How can a mother just stand by when her daughter is being cozened into sin?
It’s 1360, eleven years since the Black Death devastated all of England, and six years since Emma Ward fled Meonbridge with her children, to find a more prosperous life in Winchester. Long satisfied that she’d made the right decision, Emma is now terrified that she was wrong. For she’s convinced her daughter Bea is in grave danger, being exploited by her scheming and immoral mistress.
Bea herself is confused: fearful and ashamed of her sudden descent into sin, but also thrilled by her wealthy and attentive client.
When Emma resolves to rescue Bea from ruin and tricks her into returning to Meonbridge, Bea doesn’t at first suspect her mother’s motives. She is happy to renew her former friendships but, yearning for her rich lover, Bea soon absconds back to the city. Yet, only months later, plague is stalking Winchester again and, in terror, Bea flees once more to Meonbridge.
But, this time, she finds herself unwelcome, and fear, hostility and hatred threaten…
Terror, betrayal and deceit, but also love and courage, in a time of continuing change and challenge – Children’s Fate, the fourth MEONBRIDGE CHRONICLE.
Author Bio –
CAROLYN HUGHES was born in London, but has lived most of her life in Hampshire. After completing a degree in Classics and English, she started her working life as a computer programmer, in those days a very new profession. But it was when she discovered technical authoring that she knew she had found her vocation. She spent the next few decades writing and editing all sorts of material, some fascinating, some dull, for a wide variety of clients, including an international hotel group, medical instrument manufacturers and the government.
She has written creatively for most of her adult life, but it was not until her children grew up and flew the nest several years ago that writing historical fiction took centre stage in her life. She has a Master’s degree in Creative Writing from Portsmouth University and a PhD from the University of Southampton.
Children’s Fate is the fourth novel in the MEONBRIDGE CHRONICLES series. A fifth novel is under way.
You can connect with Carolyn through her website www.carolynhughesauthor.com and social media:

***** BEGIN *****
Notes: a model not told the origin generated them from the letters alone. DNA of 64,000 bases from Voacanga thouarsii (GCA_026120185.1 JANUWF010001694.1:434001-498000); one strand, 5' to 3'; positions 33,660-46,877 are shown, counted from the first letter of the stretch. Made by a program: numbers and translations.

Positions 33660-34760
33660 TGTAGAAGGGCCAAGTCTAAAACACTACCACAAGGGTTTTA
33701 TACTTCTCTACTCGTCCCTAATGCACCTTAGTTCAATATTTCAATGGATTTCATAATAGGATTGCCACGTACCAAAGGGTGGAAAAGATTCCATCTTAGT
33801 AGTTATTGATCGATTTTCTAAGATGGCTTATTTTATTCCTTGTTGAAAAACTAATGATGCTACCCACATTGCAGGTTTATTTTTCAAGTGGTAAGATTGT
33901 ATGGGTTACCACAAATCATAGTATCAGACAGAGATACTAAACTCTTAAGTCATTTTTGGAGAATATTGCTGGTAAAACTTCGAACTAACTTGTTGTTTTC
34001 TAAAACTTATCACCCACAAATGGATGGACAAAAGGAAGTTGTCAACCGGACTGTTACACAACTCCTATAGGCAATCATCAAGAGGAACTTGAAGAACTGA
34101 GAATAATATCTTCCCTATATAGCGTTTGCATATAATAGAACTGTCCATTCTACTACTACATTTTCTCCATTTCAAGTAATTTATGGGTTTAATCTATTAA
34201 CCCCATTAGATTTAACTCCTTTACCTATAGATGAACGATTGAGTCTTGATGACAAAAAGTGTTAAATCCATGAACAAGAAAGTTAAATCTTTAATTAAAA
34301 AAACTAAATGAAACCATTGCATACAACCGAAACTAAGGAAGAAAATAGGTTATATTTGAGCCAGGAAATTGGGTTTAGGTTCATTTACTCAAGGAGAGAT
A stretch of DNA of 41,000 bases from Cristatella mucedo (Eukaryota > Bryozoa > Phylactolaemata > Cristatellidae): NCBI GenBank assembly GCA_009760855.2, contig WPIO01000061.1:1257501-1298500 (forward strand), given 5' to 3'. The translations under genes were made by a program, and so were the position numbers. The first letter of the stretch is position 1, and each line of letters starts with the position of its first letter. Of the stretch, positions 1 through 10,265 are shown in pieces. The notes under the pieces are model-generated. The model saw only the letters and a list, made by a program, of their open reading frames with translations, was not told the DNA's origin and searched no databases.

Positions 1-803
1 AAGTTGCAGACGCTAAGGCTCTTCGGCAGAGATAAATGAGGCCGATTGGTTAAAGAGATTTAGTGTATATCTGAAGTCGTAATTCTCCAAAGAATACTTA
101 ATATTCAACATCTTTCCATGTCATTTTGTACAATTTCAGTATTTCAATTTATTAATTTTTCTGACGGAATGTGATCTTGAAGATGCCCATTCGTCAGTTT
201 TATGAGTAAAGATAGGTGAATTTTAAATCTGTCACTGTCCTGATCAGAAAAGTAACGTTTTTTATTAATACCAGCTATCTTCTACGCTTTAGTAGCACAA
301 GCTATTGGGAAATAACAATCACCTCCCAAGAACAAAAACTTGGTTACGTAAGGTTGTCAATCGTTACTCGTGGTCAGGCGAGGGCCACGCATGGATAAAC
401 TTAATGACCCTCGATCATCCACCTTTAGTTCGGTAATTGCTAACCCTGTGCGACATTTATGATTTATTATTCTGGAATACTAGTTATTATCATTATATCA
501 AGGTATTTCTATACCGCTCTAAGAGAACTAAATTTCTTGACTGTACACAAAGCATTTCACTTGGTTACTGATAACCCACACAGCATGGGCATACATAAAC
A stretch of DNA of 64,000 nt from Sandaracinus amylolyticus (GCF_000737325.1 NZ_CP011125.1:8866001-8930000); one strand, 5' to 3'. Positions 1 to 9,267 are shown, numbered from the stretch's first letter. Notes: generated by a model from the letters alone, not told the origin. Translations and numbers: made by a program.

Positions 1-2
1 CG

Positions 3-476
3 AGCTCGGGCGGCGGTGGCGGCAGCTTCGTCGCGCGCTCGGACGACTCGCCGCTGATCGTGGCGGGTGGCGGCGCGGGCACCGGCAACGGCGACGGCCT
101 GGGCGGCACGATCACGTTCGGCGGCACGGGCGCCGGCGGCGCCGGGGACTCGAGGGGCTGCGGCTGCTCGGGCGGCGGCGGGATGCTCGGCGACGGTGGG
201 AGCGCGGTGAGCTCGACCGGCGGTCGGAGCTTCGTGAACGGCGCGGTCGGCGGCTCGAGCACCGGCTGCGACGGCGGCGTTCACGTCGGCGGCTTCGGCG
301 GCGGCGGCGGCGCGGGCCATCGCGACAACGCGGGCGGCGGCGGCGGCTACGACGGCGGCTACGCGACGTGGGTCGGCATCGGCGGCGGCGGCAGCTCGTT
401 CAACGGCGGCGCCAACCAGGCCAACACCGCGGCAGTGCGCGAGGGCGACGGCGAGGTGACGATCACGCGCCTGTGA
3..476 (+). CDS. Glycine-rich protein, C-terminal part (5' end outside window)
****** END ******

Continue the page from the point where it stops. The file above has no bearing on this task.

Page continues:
Social Media Links –
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It’s March 1360, and the location is Winchester…
‘Beatrix!’ called Mistress Brouderer, standing at the entrance to the workshop. She gestured to her to put down her work and come up to the shop. It was almost time to stop their work, for the light was fading and it was becoming difficult to see their stitching.
Lucy looked up at Bea, her eyes wide.
Bea secured her needle in the cloth. ‘I wonder what she wants?’ Lucy bit her lip.
Bea hurried along the passage, thinking Mildryth might have told their mistress of Bea’s constant questioning about Alison. She was uneasy as she slid into the shop.
‘Ah, Beatrix,’ said her mistress, turning. ‘I want you to run an errand for me.’
‘Indeed.’ She picked up a linen-wrapped parcel of what Bea presumed were handkerchiefs, judging by the parcel’s size and shape. ‘I want you to take this to Master Marchaunt in Jury Street.’
Bea was a little startled. She thought customers usually collected their purchases from the shop, though sometimes the mistress paid a snotty street lad to take a package to their house. Occasionally, Mildryth, or even Mistress Brouderer herself, delivered the finished work, if it was valuable, like that embroidered cotehardie made especially for this very man. Mistress Brouderer had worked the coat entirely herself and even Bea could see it was very fine. Master Marchaunt must be rich, and probably very vain, to have commissioned such a handsome thing.